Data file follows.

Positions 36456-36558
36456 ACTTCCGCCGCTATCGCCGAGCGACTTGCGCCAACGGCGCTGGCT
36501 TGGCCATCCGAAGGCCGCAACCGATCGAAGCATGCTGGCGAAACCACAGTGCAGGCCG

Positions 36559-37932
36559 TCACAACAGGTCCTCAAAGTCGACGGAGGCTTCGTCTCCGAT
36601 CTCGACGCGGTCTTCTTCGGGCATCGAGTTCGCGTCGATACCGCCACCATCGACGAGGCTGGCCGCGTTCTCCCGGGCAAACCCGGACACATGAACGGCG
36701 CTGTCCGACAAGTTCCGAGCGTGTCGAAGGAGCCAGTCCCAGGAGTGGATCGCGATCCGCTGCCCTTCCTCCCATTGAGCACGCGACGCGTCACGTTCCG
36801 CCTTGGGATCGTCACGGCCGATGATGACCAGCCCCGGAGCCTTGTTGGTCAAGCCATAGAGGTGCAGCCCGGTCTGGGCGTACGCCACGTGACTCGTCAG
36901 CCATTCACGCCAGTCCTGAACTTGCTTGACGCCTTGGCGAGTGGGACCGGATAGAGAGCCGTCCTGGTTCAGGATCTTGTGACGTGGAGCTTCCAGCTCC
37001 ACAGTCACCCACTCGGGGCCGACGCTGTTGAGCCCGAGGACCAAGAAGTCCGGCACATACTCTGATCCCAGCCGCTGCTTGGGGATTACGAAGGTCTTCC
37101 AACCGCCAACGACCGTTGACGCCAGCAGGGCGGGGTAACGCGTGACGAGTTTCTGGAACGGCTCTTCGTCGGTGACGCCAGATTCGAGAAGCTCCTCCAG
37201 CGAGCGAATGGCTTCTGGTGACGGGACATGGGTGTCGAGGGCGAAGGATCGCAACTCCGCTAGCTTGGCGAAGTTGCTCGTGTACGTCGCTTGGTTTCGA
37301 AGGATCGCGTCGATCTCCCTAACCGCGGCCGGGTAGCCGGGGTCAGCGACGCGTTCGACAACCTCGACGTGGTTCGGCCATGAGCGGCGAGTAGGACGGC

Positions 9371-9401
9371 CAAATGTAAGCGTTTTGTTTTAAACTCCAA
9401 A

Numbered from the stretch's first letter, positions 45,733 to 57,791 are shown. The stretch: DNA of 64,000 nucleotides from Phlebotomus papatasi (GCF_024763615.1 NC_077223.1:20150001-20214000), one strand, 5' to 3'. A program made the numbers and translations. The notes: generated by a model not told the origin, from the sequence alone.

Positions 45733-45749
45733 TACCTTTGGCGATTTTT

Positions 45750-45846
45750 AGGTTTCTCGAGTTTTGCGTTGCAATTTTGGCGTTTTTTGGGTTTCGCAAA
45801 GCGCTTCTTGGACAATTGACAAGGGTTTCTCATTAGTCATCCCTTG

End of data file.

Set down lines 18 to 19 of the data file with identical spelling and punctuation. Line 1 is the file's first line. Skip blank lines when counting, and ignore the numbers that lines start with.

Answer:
Positions 45733-45749
45733 TACCTTTGGCGATTTTT